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Reptile

Smithsonian American Art Museum

Reptile House

Smithsonian Institution Archives
Interior view of the Reptile House at the National Zoological Park.

Reptile House, National Zoo

Smithsonian Archives - History Div
Original negative number is 2085, but that negative has been lost.

The Reptile House, opened to the public in 1931, was designed by Albert Harris and was the centerpiece of Director William M. Mann's new zoo. Mann sought to make the National Zoological Park the finest and most modern in the world. To that end, he and Municipal Architect Albert Harris traveled to Europe in the Spring of 1929 to study the latest in zoo design, focusing in particular on Reptile Houses. When completed, it was the largest building in the zoo, and was awarded the Best Brick Building of the year (by the AIA?). The building featured a highly ornamental marble porch entrance, decorated with reptilian figures.

Drum with Reptile Motif

Smithsonian American Art Museum

Reptile Discovery Center

National Zoo
At the Zoo's Reptile Discovery Center, you can experience the wonder and excitement of the reptilian and amphibian world. Meet some of the fascinating animals that live there!

Reptile House, NZP

Smithsonian Archives - History Div
The Reptile House at the National Zoological Park. The building opened to the public in 1931, and was designed by architect Albert Harris.

Clay Head. (Reptile)

NMNH - Anthropology Dept.

Figurine Fragments - Reptile

NMNH - Anthropology Dept.

Republican Party Reptile

Cooper Hewitt, Smithsonian Design Museum

Reptile-Hide Bracelet

NMNH - Anthropology Dept.

Reptile Skin Money Pouch

NMNH - Anthropology Dept.
RECTANGULAR REPTILE SKIN PURSE HAS 2 COMPARTMENTS & 2 METAL SNAPS ON FRONT FLAP UNDOCUMENTED PROVENIENCE

Alligators, Reptile House, National Zoo

Smithsonian Archives - History Div
The original negative number is 1012.

Alligators in their enclosure at the Reptile House at the National Zoological Park. The National Zoo opened in 1931.

Reptile rejuvenation at National Zoo

Smithsonian Insider

Reptiles have a rough exterior that make them seem like they don’t need a lot of very specific care. The reality is quite the opposite. […]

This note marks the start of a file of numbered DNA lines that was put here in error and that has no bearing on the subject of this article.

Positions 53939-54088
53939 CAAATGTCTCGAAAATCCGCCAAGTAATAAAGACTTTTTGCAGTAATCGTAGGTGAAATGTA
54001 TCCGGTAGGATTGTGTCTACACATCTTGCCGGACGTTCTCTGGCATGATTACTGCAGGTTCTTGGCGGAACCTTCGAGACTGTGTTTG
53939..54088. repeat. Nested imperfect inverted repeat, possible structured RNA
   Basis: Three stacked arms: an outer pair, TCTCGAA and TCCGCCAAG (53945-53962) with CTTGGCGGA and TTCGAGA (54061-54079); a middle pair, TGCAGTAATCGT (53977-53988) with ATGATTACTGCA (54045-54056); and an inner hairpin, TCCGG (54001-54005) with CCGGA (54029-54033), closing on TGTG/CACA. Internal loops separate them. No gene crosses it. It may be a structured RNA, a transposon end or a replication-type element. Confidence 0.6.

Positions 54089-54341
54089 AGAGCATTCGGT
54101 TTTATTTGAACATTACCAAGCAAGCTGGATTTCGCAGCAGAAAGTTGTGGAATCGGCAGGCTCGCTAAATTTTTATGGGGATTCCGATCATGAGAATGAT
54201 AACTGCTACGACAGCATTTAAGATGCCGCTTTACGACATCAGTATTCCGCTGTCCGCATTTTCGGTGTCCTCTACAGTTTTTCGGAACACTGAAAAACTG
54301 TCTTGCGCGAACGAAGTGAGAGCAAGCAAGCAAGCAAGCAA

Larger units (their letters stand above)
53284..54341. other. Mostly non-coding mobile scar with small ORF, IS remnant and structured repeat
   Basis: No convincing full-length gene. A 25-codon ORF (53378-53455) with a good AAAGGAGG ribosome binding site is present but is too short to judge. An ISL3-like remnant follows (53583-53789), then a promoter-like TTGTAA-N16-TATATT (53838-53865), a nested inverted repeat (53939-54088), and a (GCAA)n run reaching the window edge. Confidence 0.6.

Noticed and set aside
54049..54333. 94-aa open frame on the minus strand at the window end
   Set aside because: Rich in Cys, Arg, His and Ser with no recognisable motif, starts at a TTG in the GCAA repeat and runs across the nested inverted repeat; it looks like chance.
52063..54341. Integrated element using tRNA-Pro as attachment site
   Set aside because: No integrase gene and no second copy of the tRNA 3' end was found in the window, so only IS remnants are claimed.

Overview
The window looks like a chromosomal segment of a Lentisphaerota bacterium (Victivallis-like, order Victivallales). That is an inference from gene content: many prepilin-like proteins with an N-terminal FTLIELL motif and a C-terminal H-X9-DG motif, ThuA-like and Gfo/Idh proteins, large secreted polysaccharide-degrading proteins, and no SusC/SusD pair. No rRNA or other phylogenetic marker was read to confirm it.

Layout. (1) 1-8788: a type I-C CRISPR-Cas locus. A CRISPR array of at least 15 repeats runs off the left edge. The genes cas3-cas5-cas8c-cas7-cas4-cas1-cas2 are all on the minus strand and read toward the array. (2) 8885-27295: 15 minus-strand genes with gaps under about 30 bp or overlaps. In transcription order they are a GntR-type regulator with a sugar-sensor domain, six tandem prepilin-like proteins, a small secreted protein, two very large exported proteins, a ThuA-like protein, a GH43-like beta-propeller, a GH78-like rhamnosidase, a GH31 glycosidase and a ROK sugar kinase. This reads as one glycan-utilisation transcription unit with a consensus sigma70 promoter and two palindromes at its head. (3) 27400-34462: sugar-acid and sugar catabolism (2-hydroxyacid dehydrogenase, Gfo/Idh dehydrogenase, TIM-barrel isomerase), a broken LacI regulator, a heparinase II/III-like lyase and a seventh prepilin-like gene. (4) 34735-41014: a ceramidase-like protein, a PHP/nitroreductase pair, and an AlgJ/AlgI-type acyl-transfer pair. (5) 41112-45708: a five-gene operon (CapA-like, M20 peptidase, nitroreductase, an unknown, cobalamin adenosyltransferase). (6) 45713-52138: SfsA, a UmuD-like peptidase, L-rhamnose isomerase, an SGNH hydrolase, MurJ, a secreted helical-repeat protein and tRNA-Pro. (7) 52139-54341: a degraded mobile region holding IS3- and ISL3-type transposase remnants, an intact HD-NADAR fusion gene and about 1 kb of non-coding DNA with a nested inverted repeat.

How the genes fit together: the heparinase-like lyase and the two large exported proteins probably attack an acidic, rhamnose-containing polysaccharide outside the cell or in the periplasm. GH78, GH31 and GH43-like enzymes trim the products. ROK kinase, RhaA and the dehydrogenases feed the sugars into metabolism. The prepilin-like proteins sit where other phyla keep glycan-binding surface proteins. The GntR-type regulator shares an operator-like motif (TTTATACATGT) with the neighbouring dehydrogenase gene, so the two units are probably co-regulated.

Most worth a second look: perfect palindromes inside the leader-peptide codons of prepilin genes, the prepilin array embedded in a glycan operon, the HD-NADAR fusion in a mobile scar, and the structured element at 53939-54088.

The post Reptile rejuvenation at National Zoo appeared first on Smithsonian Insider.

"What is a Reptile?" Exhibit

Smithsonian Institution Archives
See also Record Unit 95, Box 44, Folder 14.

Updated as part of the Exhibits Modernization Program.

In the Hall of Dinosaurs and Other Fossil Reptiles at the Museum of Natural History.

Cast Of Stone "Palma" Reptile.

NMNH - Anthropology Dept.

Paleontology Exhibit of a Duck-billed Reptile

Smithsonian Archives - History Div
A duck-billed reptile, Edmontosaurus annectens, catalog number USNM V 2414, in the Paleontology Exhibit in the United States National Museum, now known as the National Museum of Natural History, c. 1911-1930. The reptile was found in the Lance Formation "Ceratops beds," Upper Cretaceous, Converse County, Wyoming, in 1891.

Postcard of an Extinct Reptile Skeleton

Smithsonian Archives - History Div
The National Museum of Natural History (NMNH) first opened to the public on March 17, 1910, as the new United States National Museum. The first National Museum was housed in what is now the Arts and Industries Building.

Postcard of an extinct reptile skeleton on display at the US National Museum, now the National Museum of Natural History. The postcard is unused, but the message side has a printed note about the reptile: "This giant extinct reptile, Dimetrodon gigas, was excavated from the Red Beds of the Permian period of geological history in Texas. It is 5 feet in length, and was a flesh eater as shown by its sharp cutting teeth. It lived on the western plains over 200,000,000 years ago when the area was a desert. It was the dominant animal of the period. The spinous extensions of the vertebrae are believed to have been united in life by a thin membrane, forming a crest along the back."

Pendant in the form of a reptile

Freer Gallery of Art and Arthur M. Sackler Gallery

Pendant in the form of a reptile

Freer Gallery of Art and Arthur M. Sackler Gallery

Wild Inside the National Zoo: Reptile Rejuvenation

Smithsonian Channel
Despite their cold-blooded reputation, reptiles have personalities, too. Caretakers at Smithsonian's National Zoo introduce us to some of their most charismatic creatures... and their particular grooming routines. From: WILD INSIDE THE NATIONAL ZOO: Reptile Rejuvenation http://bitly.com/1DIGxcp

Smithsonian's National Zoo Reptile Discovery Center

National Zoo
Highlights of the Reptile Discovery Center at the Smithsonian's National Zoo.

W.H. Blackburne with Snakes Outside Reptile House

Smithsonian Institution Archives
Head Keeper William H. Blackburne with several snakes outside the Reptile House at the National Zoological Park.
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